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Making Use of User Satisfaction Surveys

The views expressed are those of the author and do not necessarily reflect the views of ASPA as an organization.

By Nathan Favero
January 11, 2020

More and more public organizations are conducting user satisfaction surveys. Online tools like SurveyMonkey make it easier than ever to create a simple survey, but just because it is easy to send out a survey doesn’t mean it is easy to make smart use of satisfaction surveys.

Here are five tips for getting the most out of satisfaction surveys:

1. Think carefully about your sample

People tend to focus too much on sample size and too little on who is in the sample. A large sample does you little good if only the most unhappy users bothered to fill out the survey, causing the results to give a skewed view of what users think.

So how can you get a good sample?

First, think about who you should survey. Maybe you want to learn more about people who dropped out of your program prematurely. Or maybe you want a broad cross-section of program participants. Decide what you are hoping to learn from your survey. Then, based on these goals, choose who you will target with your survey.

Second, think about how you will invite people to participate, with the goal of maximizing the response rate among those you invite. Sometimes, calling 80 randomly-chosen people and interviewing them over the phone is better than sending an email invitation to every program participant. Just think about how flooded your email inbox is with invitations to participate in various online surveys. What will make your survey stand out? You want to avoid getting responses from only the users with unusually strong opinions or too much free time on their hands.

2. Know what users know… and don’t know

Depending on the type of organization you work in, your typical user may not have strong or well-informed opinions about your services. That doesn’t mean they won’t have valuable information to offer, but it does mean you need to take extra care in designing your survey and interpreting your results.

Construct your survey in a way that emphasizes topics you think your respondents are knowledgeable about, such as their own experiences. Give them the option to say, “I don’t know,” or, “Not applicable,” if you are asking about something that will not be relevant to all respondents. And be sure to offer respondents a place to share their opinions about whatever is most important to them.

3. Test your survey by piloting it

It’s not easy to write good survey items. Most respondents won’t read the survey as carefully as you, so your questions and response options have to be clear and concise. Avoid fancy words and technical jargon. Don’t push people toward one view or the other, even if you have your own opinion about whatever you’re asking. And keep the survey as short as possible.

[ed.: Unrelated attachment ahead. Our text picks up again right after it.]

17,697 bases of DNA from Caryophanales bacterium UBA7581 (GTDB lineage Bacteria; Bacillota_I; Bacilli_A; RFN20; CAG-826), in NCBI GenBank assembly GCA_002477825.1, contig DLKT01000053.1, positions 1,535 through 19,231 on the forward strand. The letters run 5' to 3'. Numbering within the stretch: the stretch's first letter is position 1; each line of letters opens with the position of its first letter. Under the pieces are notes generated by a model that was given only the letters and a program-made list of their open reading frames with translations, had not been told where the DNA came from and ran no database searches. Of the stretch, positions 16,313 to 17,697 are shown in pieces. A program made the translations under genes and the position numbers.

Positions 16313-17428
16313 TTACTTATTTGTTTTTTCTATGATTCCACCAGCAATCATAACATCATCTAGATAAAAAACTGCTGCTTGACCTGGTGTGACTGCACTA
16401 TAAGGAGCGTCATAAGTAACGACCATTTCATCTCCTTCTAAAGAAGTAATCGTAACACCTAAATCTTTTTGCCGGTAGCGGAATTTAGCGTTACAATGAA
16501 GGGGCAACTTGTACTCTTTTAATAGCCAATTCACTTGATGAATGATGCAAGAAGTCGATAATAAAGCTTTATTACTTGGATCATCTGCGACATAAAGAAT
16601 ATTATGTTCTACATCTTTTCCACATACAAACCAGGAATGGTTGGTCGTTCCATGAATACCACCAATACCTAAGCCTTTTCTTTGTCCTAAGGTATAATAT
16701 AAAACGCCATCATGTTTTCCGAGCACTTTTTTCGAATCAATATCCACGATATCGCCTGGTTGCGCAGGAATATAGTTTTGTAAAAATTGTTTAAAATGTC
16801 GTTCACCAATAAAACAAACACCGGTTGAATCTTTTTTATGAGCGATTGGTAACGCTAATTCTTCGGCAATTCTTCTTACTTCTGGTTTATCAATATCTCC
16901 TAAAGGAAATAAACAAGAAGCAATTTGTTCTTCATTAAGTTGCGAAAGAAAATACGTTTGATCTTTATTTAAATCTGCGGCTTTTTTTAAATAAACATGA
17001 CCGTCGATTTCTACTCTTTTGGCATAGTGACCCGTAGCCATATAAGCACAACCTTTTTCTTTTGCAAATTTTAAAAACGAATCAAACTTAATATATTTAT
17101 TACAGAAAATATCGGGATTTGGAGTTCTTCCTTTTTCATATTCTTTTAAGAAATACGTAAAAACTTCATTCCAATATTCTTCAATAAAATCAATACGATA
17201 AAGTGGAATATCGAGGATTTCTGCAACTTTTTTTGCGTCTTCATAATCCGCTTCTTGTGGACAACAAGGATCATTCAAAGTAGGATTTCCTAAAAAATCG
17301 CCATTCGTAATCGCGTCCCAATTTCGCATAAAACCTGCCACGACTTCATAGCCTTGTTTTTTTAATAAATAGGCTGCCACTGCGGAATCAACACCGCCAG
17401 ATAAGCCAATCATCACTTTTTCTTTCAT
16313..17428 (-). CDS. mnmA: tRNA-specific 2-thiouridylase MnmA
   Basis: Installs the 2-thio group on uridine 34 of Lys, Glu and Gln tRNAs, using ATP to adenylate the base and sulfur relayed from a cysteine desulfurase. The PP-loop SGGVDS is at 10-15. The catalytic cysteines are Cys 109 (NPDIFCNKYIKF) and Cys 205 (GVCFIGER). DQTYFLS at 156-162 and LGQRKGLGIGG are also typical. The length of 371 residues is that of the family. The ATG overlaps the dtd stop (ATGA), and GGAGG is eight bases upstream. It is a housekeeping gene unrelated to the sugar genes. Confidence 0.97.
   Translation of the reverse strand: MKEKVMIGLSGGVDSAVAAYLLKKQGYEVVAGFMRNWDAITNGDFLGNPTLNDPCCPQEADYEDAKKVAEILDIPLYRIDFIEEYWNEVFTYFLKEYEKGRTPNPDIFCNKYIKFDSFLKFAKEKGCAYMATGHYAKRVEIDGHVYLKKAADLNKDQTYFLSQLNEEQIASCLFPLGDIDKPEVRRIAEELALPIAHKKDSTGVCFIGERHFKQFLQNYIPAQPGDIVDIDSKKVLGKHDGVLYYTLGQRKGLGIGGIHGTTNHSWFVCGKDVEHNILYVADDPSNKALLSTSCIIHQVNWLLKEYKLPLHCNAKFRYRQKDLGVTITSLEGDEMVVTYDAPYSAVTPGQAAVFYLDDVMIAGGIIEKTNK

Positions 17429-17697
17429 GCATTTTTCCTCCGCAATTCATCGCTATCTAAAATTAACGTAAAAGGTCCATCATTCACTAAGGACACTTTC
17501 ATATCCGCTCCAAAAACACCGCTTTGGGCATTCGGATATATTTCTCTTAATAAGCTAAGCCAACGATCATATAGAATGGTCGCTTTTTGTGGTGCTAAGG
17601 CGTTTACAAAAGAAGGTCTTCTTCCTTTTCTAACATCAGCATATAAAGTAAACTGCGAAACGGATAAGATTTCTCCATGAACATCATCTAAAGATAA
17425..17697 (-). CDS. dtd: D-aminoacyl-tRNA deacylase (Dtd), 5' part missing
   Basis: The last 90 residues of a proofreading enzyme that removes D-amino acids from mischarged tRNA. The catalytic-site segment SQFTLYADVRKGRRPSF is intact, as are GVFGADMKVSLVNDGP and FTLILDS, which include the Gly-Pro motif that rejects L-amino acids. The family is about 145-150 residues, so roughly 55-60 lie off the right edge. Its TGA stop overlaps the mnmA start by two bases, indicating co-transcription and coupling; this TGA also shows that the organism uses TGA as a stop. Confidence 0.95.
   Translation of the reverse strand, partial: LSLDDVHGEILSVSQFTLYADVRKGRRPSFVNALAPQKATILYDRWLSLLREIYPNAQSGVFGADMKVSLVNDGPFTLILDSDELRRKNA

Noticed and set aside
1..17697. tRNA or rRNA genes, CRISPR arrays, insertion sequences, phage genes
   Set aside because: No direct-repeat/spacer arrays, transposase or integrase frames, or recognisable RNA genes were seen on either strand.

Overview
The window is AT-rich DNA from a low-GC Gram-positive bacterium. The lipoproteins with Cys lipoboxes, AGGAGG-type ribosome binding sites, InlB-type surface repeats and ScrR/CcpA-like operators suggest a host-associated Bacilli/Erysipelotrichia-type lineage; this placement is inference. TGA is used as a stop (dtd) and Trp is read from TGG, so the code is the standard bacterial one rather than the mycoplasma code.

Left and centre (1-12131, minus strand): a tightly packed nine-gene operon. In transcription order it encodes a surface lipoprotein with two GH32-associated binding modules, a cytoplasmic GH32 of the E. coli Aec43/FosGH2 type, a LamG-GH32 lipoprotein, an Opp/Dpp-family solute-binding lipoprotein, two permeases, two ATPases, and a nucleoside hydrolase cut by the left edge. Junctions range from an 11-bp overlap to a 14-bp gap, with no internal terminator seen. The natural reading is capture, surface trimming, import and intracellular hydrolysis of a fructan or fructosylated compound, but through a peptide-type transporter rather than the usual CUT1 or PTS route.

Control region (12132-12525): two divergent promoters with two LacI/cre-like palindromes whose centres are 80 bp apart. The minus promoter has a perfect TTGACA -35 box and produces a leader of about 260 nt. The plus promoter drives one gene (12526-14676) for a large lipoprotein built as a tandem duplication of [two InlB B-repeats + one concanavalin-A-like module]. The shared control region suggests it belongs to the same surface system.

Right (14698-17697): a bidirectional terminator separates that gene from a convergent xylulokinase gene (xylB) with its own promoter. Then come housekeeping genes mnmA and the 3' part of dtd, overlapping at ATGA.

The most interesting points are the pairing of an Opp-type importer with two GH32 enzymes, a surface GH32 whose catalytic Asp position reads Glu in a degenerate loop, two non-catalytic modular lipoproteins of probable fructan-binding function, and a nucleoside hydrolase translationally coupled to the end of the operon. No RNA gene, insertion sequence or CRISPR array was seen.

The best way to make sure you have written a good survey is to pilot it. Send a draft of the survey to your coworkers and maybe a few trusted users. Keep track of how long it takes them to complete the survey. Then ask about what was unclear, what was missing, and what could otherwise be improved.

4. Be mindful of varying expectations and experiences

Remember that no two users are exactly alike. If one user is happier than another, the first user may have received better service, or maybe they just had lower expectations. One of the benefits of user surveys is that they can help you understand what it is that different users expect from you.

It is often helpful to gather some basic demographic characteristics about your survey respondents so that you can see if different subgroups have different experiences or expectations (assuming you have a reasonably-sized sample for each subgroup)

5. Think about anonymity and incentives

When you invite people to participate in the survey, clearly tell them whether or not the survey is anonymous. Be careful about promising anonymity if you have a small number of users or ask demographic questions that will make it possible to narrow down who a specific respondent is. If anonymity is really important, you might want to hire an outside firm to conduct the survey, since they can assure respondents that their identities will be kept secret from your organization.

If the survey isn’t anonymous, come up with clear rules about who will get to see the data, and explain these rules to survey participants. Then, of course, make sure you follow these rules.

Finally, user satisfaction data can serve as one measure of performance, but be careful about creating incentives for employees to get good marks on the survey. Incentives can drive people to higher performance, but there can also be unintended consequences when incentives are tied to particular metrics. For example, personnel may encourage users to answer the survey favorably, or employees might change behavior in ways that improve user satisfaction but that harm other aspects of organizational performance.

The bottom line here is to spend some time thinking about how various people in the organization might perceive the survey so that you get honest responses and encourage positive behavior among personnel.

Author: Nathan Favero (nathanfavero.com) is an assistant professor in the School of Public Affairs at American University. His research focuses on public management, education policy, social equity, and research methods. Email: [email protected]. Twitter: @favero_nate

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